This year, my project was about a very strange task: color mixing. I have to admit that at first, I thought that the most difficult and important part of my work would have been that of physical simulation of dripping and drying paint, and the simulation of the brush movements. How could mixing colors be so difficult?! Take their RGB values, and mix them additively or with some other simple transformation (the HSL color model is very useful, for example). But things are not so easy.
Color mixing is indeed a very difficult task. What is it exactly? It's about simulating what you learn at school: yellow and blue give green, red and yellow give orange... and so on. I have to simulate this behavior.
It's very difficult to explain the complexity in a few words, but it can be simplified this way: you can *not* know the final color of a mixture knowing only the RGB values of the components. So my work was: find a "color model" (that is, a way to represent colors) that has this property: the color of a mixture is the weighted sum of the values of the components.
Luckily, other people thought about this before me, in particular two researchers, Kubelka and Munk. They wrote a set of differential equations that describe (among other things) the behavior of pigments. The integration of these equations brings to another set, that permits the application to decide the color that would be viewed by mixing some components. Kubelka and Munk didn't see that their system has the property I was looking for: this discovery was made by Duncan, one of the guys that integrated their equations. His law states exactly what I was looking for: "the K and S values of a mixture are equal to the weighted sum of the K and S values of the components". K and S values stand for "Absorption" (K) and "Scattering (S). Again, it was not so easy to come to this: really, since the beginning I hoped that I could use some other systems instead of of Kubelka and Munk's one, because it's very complicated. I hoped that some simplifications were good enough to approximate the real behavior of paint without using their model.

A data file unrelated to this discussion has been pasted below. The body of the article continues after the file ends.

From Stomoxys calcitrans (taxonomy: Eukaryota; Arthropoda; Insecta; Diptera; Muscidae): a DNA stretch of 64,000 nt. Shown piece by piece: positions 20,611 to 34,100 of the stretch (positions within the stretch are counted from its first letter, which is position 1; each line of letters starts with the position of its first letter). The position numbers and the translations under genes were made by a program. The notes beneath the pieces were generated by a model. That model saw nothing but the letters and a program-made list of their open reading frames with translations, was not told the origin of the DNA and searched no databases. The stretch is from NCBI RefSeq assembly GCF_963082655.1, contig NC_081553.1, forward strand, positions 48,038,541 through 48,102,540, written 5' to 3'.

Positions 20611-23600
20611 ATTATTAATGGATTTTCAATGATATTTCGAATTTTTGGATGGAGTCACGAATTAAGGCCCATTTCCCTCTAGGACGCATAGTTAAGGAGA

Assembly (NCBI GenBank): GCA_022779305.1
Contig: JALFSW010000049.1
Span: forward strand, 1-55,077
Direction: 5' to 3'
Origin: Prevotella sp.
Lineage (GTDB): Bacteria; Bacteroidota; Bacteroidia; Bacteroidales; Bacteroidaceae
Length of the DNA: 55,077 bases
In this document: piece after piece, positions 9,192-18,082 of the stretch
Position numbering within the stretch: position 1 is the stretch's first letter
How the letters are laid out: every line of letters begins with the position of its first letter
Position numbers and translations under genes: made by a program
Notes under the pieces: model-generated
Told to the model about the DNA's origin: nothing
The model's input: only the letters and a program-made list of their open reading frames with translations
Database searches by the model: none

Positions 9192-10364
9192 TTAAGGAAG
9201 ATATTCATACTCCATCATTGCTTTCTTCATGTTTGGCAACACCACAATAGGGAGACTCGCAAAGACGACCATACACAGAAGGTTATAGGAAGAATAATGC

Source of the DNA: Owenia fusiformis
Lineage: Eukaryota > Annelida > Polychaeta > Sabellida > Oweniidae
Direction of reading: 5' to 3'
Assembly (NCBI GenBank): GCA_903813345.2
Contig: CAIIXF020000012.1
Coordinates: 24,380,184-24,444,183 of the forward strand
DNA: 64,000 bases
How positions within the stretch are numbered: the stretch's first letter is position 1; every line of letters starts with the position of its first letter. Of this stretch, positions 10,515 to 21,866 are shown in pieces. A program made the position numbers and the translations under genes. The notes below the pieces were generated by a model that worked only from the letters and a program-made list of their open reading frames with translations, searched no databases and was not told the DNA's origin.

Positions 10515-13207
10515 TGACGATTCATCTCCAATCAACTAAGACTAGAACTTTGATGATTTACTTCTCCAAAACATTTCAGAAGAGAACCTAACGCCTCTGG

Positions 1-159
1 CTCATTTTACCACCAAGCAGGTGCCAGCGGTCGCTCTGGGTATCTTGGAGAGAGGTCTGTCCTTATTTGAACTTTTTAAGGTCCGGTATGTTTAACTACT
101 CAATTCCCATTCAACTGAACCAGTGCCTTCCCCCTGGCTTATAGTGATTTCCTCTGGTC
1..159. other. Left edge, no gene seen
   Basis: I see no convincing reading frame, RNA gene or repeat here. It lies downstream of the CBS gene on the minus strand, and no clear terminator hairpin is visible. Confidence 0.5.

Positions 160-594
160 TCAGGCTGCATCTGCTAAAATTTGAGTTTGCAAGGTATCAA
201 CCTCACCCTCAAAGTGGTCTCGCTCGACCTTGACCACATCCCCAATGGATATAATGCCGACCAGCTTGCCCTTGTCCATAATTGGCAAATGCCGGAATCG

At the end, it was evident that I could not escape from Kubelka and Munk, and so, I started implementing their theory. Many parts of it are very well documented: there is a good set of equations that permits transformation from K and S values to Reflectance values, and then from these to XYZ values, and from these to RGB values. Perfect! No, not exactly :-) Because I needed also exactly the opposite: a way to transform from RGB to K and S, and *then* viceversa :-) All papers I read gave K and S values as known, and didn't give me any hints on how to find them from RGB values.
Luckily again, after some search, I found a little, old paper that talked about this: the algorithm I found reading it isn't perfect, but it does work. I was able, after some (*much*) maths (thanks to Paolo Capriotti for his fuundamental help), to obtain these K and S values!
This happened just some days ago, when I committed the latest version of my mixer. Once I obtainted these values, finding the resulting color is really easy: just take the amount of paint for each component, and mix their K and S values proportionally to their presence... the final result is very realistic. For example, this model is the only way I found to obtain green from yellow and blue.
Krita is the first public application that implements this technology. Only some other academic projects have managed this, and with a lot of CPU/GPU consumption (they need a cluster or a powerful GPU, or they would run only at very low resolutions). I suceeded in simplificating the process enough to run it on all machines I have, without using the GPU at all (and I have no clusters in my house :-)). Corel Painter doesn't do this (in fact, I guess that it can't mix as well as Krita now...), Photoshop doesn't do this.
With this technology, we can not only handle correct mixing from RGB values, but also the creation of *real* colors (that is, color defined not only by their RGB values, but also by their "Reflectance", that's the main and fundamental property that gives a color its... color); we can handle illumination, that is: changing the virtual light that illuminates the scene will change the colors present in it. A very good set of features, they are not implemented yet but the infrastructure is here.